By Michael Goldstein
By Dennis Romero
By Sarah Fenske
By Matthew Mullins
By Patrick Range McDonald
By LA Weekly
By Dennis Romero
By Simone Wilson
And even if injunctions are, as Hahn says, useful tools for profoundly troubled communities, some in the Pico-Union neighborhood question his timing. By February of 1997, when Mayor Riordan asked Hahn's office to seek an injunction in Pico-Union, it was no longer a community in crisis. LAPD statistics show that crime had been dropping steadily in the neighborhood (as it had been in the city as a whole and, for that matter, nationally) since about 1994. While the city attorney claimed in his injunction filing, "The level and frequency of violent criminal gang-related activities is increasing," a report included in that same filing revealed that in fact gang-related crime in the area had dropped by 28 percent in 1996 compared to the previous five years. Less than half as many crimes were committed there in the first quarter of 1997 as had been committed over the same period four years before. Pico-Union was still desperately poor and miserably underserved; it still had -- and has -- far more than its share of troubles. But gang-related crime was already on the wane. Residents were actively taking back their streets and becoming involved in the life of their community.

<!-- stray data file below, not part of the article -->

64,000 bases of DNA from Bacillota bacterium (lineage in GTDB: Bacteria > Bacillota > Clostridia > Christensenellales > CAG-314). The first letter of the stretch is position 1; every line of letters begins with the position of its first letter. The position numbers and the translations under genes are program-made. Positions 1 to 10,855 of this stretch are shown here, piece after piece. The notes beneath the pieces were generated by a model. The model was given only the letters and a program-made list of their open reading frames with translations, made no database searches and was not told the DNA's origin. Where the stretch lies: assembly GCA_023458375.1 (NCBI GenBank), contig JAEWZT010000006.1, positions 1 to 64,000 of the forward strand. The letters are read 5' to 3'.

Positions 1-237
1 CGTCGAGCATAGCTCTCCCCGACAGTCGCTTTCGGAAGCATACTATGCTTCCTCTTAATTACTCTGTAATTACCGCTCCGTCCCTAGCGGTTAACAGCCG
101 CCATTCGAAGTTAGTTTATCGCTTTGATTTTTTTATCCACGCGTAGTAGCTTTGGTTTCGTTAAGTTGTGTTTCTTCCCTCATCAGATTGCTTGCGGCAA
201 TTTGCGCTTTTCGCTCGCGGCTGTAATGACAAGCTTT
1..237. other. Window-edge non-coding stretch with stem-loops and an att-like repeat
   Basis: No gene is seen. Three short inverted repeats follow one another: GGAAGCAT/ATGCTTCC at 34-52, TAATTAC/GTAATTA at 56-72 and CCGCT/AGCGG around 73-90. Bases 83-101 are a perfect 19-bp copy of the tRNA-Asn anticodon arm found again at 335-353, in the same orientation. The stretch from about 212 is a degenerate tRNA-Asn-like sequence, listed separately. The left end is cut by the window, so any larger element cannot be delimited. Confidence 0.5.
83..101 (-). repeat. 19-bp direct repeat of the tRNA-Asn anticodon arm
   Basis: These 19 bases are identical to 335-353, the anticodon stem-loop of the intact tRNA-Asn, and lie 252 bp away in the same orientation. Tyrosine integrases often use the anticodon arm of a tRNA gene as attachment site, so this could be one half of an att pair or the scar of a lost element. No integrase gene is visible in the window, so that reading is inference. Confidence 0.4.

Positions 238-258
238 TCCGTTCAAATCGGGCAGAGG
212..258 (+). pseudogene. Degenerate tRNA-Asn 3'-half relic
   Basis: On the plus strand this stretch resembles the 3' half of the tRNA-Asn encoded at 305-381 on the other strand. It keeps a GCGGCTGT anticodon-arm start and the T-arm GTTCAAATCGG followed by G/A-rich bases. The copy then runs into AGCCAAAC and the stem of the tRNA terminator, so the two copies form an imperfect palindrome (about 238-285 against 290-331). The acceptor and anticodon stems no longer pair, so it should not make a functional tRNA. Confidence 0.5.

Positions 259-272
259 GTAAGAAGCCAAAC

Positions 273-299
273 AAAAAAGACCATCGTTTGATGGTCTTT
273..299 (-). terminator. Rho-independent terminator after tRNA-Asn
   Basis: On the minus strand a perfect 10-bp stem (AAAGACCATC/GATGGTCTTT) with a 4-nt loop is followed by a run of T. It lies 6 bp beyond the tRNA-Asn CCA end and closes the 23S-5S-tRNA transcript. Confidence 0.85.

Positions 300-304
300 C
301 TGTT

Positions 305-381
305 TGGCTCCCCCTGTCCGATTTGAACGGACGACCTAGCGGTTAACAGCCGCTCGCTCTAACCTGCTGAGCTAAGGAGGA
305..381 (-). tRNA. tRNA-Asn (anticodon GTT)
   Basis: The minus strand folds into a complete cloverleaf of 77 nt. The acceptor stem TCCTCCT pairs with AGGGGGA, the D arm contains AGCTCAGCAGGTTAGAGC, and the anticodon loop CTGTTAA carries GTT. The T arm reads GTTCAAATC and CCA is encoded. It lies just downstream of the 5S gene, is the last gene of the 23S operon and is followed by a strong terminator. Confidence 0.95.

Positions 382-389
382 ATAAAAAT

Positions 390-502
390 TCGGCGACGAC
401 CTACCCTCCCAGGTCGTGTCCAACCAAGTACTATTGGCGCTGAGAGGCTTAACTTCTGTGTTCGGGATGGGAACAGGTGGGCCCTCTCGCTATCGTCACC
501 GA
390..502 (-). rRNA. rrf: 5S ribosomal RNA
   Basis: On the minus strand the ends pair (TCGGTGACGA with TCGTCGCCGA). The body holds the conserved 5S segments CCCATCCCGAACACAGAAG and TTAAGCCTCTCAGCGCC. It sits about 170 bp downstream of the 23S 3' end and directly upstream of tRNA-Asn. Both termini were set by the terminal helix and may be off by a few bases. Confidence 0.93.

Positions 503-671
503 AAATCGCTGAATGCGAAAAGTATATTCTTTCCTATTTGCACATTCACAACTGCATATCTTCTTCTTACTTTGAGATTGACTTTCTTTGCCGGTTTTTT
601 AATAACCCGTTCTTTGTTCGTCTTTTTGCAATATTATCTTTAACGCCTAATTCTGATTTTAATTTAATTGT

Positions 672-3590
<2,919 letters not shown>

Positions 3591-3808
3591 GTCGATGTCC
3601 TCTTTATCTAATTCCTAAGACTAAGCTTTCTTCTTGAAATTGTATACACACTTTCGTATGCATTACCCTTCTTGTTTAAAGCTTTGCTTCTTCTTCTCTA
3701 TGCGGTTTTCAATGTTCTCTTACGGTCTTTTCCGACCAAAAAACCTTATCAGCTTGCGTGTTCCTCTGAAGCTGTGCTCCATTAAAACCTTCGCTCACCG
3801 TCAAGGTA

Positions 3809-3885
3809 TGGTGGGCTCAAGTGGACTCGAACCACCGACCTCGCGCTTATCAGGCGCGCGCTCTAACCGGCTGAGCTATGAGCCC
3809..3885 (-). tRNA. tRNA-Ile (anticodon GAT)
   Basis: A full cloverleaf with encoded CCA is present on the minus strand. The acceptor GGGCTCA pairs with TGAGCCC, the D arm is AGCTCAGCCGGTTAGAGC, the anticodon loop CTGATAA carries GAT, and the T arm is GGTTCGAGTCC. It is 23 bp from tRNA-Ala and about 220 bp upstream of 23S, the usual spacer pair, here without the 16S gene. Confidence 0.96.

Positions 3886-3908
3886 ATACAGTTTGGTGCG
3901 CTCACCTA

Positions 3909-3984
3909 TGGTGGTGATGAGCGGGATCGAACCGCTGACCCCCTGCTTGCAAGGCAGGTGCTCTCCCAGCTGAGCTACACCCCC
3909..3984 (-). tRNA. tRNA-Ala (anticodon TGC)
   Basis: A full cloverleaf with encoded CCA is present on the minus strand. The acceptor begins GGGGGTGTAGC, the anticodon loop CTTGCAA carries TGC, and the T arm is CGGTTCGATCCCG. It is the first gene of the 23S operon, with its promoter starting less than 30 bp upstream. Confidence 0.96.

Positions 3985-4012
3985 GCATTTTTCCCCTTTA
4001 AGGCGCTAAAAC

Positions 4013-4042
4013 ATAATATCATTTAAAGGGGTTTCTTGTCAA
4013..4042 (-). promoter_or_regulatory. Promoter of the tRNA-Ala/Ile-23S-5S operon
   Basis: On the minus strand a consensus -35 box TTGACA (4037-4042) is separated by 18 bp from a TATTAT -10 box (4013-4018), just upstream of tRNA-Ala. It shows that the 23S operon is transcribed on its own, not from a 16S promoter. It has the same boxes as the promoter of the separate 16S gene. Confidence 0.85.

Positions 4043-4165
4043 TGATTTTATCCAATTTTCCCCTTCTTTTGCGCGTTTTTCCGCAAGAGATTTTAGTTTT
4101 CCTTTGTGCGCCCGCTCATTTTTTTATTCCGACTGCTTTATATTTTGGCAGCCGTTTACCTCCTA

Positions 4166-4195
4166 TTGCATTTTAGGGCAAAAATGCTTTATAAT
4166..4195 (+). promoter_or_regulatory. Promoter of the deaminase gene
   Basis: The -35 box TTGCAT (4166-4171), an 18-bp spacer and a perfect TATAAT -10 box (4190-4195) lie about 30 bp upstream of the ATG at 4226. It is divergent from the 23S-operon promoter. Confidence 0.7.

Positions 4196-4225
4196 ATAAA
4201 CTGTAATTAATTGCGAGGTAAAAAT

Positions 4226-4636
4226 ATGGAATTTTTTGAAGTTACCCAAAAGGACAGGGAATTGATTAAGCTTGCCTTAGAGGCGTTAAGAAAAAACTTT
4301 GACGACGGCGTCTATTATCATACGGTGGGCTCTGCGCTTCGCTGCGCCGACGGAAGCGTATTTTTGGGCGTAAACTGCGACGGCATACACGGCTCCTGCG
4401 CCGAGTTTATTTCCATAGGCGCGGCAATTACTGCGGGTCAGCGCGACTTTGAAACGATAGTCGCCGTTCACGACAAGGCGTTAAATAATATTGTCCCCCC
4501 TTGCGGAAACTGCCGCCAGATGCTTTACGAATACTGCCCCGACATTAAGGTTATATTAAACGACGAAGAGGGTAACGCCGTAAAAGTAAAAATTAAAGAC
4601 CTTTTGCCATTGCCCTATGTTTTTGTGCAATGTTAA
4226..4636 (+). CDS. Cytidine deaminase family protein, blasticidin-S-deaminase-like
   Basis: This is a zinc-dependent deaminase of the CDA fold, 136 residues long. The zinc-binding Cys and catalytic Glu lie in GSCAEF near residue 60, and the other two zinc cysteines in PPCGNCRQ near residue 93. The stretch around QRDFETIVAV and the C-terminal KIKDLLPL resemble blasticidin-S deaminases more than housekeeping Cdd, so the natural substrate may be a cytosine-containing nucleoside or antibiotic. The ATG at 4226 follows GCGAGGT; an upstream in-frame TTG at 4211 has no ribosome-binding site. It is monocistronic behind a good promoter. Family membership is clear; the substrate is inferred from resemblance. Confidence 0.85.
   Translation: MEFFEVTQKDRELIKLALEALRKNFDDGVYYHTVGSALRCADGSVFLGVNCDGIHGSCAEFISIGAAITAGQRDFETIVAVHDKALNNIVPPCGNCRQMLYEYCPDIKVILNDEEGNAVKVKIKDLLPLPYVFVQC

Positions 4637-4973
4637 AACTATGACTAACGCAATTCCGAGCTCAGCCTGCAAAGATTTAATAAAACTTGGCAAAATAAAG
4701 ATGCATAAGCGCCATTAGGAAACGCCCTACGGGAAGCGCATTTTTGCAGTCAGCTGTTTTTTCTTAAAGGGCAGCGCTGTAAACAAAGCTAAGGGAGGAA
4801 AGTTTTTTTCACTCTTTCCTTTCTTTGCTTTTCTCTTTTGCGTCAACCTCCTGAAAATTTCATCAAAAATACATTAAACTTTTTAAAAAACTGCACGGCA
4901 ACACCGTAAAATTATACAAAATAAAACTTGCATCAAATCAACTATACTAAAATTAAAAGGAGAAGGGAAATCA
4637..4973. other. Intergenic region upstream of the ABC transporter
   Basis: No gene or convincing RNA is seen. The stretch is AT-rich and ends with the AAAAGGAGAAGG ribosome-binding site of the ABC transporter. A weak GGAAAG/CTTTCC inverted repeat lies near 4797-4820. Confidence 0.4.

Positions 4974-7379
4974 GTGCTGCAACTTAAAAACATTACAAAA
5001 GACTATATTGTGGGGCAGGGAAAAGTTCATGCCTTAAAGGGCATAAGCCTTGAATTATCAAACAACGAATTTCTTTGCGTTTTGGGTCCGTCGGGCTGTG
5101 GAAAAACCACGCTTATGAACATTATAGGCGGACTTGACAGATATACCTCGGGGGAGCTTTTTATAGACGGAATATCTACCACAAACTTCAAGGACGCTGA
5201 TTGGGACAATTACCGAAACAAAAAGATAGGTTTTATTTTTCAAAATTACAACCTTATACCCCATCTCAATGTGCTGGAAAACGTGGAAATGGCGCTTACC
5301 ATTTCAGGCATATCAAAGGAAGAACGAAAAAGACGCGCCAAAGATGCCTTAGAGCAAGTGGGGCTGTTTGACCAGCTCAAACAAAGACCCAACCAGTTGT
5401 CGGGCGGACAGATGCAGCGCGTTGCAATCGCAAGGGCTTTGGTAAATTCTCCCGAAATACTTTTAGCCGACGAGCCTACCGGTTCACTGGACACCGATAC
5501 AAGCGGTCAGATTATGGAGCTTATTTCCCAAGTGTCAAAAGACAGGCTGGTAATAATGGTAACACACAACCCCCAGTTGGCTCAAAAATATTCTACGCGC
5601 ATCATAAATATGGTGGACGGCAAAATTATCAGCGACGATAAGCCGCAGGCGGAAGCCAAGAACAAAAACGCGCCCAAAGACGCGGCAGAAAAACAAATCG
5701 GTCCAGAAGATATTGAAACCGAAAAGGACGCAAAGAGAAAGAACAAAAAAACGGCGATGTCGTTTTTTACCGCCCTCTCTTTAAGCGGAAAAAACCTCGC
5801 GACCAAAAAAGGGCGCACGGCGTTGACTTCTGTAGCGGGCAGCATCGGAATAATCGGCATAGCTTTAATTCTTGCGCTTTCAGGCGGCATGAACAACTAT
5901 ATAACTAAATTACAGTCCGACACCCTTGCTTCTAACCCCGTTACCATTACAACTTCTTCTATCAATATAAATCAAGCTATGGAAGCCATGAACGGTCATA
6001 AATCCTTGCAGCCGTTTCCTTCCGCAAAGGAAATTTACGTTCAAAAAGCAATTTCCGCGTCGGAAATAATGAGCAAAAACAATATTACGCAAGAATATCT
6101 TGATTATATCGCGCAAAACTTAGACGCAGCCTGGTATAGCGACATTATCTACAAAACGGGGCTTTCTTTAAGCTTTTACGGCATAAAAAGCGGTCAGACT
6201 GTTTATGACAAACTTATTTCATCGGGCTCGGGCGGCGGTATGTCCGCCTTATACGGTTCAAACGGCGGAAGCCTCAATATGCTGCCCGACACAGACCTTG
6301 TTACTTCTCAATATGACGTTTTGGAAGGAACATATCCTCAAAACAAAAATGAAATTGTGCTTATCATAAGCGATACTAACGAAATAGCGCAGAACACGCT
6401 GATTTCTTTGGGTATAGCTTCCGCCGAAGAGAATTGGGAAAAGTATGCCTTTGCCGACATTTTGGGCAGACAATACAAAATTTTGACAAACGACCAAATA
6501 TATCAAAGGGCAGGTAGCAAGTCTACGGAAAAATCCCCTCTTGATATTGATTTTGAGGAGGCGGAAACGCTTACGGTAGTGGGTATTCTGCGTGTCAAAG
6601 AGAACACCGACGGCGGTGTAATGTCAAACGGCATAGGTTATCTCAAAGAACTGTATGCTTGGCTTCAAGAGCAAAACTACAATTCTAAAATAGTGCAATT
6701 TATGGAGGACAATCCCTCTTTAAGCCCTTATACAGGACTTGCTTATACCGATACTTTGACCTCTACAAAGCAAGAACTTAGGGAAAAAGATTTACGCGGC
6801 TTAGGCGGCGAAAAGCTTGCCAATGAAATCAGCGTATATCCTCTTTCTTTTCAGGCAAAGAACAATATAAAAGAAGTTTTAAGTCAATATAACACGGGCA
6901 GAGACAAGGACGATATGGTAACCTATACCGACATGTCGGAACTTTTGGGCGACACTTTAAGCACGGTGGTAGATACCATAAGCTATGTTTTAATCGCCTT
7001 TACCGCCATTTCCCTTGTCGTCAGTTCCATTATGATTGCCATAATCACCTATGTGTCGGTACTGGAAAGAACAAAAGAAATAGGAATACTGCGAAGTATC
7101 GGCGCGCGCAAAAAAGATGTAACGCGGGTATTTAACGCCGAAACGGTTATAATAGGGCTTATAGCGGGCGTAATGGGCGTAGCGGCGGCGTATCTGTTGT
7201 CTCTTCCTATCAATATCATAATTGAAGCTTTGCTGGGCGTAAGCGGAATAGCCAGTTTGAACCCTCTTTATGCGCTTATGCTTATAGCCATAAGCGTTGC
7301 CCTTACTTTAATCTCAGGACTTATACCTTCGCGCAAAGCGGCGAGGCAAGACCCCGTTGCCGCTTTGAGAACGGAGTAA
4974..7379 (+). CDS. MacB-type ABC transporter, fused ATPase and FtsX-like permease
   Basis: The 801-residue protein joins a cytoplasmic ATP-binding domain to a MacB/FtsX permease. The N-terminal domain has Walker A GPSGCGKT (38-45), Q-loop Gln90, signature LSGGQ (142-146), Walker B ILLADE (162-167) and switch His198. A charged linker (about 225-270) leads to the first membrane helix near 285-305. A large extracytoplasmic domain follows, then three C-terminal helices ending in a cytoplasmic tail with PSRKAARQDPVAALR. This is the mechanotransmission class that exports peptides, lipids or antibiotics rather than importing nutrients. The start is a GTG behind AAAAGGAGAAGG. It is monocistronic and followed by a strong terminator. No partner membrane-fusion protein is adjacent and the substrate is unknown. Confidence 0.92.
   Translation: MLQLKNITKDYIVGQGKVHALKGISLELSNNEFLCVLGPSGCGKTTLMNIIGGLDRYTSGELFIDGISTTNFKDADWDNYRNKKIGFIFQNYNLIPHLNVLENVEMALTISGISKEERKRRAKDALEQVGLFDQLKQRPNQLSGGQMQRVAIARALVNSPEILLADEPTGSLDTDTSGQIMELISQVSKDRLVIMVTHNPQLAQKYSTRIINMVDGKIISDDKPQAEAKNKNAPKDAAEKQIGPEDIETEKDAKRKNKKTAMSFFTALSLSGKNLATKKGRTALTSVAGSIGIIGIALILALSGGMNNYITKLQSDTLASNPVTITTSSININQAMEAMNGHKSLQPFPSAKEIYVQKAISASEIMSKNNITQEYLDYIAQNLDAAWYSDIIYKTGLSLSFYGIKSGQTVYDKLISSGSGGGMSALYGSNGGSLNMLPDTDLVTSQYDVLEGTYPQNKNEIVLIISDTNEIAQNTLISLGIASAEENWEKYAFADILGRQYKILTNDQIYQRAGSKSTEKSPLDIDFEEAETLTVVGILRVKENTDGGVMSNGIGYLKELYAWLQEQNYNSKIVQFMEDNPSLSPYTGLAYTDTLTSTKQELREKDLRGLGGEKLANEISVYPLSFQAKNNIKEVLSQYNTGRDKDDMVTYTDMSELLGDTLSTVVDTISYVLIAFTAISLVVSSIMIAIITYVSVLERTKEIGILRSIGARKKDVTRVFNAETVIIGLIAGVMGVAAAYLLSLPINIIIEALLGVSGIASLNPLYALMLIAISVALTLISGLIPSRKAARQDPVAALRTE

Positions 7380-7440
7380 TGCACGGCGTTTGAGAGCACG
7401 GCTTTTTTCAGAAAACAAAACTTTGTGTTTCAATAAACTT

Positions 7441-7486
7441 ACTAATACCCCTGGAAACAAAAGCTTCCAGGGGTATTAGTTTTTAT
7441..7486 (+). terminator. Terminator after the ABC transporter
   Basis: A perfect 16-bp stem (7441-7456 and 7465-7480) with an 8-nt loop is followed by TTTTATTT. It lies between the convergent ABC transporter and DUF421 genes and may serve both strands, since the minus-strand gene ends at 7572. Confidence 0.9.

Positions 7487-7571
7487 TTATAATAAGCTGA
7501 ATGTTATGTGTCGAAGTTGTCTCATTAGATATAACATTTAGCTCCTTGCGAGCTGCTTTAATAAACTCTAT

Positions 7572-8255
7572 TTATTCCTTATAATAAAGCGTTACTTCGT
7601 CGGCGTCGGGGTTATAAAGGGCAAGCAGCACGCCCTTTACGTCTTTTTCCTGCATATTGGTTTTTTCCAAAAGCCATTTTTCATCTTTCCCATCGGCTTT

Hahn admits that the call for an injunction against 18th Street did not come from the community, or even from the police, as is usually the case, but from Mayor Riordan, shortly after the publication of a rather hysterical three-part series on 18th Street in the L.A. Times. (One community activist, a supporter of the injunction, says she didn't recognize Pico-Union as portrayed in the series; after reading it, "I was getting worried about living in the neighborhood, and I live here and never worried about it before. It's not that bad.") That no one took the trouble to find out if such extreme measures were actually needed lends credence to Arturo's theory about the motivations behind the injunction: "It's politics -- the D.A. wants to be D.A. again, Riordan wants to stay mayor." Hahn disagrees. "Every time we've done [an injunction]," he says, "we've seen that the crime has gone down." Hahn's office was unable to provide comprehensive figures in support of this claim although they were able to point to isolated examples of dramatic drops in crime.